Meaningful Use – What is the meaning?

If you talk to anyone who is involved in the EMR industry, one of the biggest points of discussion is what is known as “Meaningful Use of EMR/EHR”. What begun as a well-intentioned effort to establish universal standards for EHR  systems has moved into a political jockeying by both corporations and “consumer watchdogs”.

A key piece of the American Recovery and Reinvestment Act of 2009 (ARRA), which was signed into law by President Barack Obama on February 10, 2010, directly relates to the medical community and further has financial repercussions for individual medical practices.  Per the terms of the ARRA, physicians will be incentivized for the full implementation of an electronic medical records (EMR) system.  However, the stipulation that the federal government has assigned to this program as it relates to financial incentives is that the EMR system must demonstrate “Meaningful Use”.

The average physician may consider Meaningful Use to mean:

  • Easy to use
  • Reasonably priced
  • Creates a better work flow
  • Allows the physician to see more patients in a workday
  • Increased revenue for the practice

However, when it comes to the criteria that the government has opted to implement the verbiage and requirements differ from this vision. At the same time, the federal guidelines may very well result in a more streamlined and profitable medical practice.  In fact, the true criteria for EMR Meaningful Use is rather extensive and expansive.

To further motivate medical practices to fully implement EMR, the government is offering up to $44,000 in monetary incentive. This piece of the ARRA is referred to as HITECH or Health Information Technology for Economic and Clinical Health Act.  These funds are available only to those offices that meet the benchmarks as outlined above.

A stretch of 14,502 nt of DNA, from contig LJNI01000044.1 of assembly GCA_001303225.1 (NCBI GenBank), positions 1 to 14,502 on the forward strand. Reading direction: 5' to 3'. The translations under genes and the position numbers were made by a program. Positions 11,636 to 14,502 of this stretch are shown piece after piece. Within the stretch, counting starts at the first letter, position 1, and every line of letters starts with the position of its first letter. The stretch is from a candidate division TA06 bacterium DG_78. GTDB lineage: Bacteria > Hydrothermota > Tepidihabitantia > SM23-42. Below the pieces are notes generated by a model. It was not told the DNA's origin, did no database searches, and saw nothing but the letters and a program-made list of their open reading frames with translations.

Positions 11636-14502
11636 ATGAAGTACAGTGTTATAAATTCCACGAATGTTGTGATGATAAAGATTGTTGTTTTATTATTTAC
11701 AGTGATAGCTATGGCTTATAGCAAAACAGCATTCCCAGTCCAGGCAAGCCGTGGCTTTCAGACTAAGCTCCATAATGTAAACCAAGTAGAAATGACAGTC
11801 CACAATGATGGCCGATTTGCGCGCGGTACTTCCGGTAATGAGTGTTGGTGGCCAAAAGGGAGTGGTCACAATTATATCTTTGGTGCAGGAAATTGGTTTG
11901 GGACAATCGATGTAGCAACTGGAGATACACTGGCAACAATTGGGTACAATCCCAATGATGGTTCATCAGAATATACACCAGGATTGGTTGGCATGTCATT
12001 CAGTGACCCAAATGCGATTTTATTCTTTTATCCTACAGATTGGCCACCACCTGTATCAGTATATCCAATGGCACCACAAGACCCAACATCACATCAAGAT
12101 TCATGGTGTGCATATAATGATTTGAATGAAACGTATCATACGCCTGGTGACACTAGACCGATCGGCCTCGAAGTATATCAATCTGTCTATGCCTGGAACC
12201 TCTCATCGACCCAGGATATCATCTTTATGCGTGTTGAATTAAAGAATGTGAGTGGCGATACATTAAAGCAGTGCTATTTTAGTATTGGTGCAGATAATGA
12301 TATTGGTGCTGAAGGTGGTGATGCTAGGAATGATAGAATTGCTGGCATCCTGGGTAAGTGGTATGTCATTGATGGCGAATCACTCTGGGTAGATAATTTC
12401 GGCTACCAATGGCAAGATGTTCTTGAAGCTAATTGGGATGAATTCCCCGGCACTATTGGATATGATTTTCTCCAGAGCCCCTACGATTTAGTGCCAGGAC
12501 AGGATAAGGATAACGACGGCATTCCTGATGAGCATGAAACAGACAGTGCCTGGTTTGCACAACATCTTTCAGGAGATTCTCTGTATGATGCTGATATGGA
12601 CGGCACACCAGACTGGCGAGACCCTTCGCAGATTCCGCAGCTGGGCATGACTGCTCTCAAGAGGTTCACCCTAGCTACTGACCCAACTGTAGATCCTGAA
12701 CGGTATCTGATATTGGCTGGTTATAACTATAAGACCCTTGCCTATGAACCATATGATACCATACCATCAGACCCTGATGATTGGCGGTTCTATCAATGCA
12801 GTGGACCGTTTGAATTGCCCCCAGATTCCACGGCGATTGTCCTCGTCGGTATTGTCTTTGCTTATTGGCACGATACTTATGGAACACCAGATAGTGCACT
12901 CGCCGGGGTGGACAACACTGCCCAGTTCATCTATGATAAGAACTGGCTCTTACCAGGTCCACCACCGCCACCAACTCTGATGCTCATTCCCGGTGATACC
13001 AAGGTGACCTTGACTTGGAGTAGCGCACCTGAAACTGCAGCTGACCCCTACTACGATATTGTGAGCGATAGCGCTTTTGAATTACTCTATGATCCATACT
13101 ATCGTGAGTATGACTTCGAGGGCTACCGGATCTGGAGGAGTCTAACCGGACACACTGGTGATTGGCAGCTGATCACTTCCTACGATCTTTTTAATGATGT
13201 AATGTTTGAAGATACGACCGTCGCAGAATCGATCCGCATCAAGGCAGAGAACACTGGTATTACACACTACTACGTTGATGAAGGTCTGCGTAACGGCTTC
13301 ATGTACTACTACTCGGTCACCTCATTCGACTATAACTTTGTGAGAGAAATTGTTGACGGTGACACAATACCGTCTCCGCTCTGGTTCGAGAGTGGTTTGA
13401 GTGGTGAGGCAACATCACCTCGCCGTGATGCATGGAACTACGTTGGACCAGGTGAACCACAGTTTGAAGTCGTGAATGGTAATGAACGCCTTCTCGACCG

Additionally, the $44,000 incentive is per physician and not per medical practice. Thus, for a practice that has four physicians the total HITECH incentive amount would be $176,000. This is a significant amount of money for any practice and should be a true motivator to implement the EMR system soon.

While this may seem to be an overwhelming task, most of the very reputable EMR software providers have the staffing and expertise to make certain that the individual medical practice receives the full amount of incentive funding available from the federal government.

Further, those offices that fail to fully implement EMR and demonstrate Meaningful Use will soon see a slow and steady reduction in their Medicare payments.  In fact, for those offices that do not implement EMR as of 2015 they will see a 1% reduction in Medicare payments. For those who still do not have a system in place as of 2017, the reduction will then be 2%.

The deadline for practices to implement their EMR in order to qualify for the aforementioned financial incentive of $44,000 is 2012. Therefore, for those offices that have been sluggish in getting this off the ground, there truly is no time to waste.

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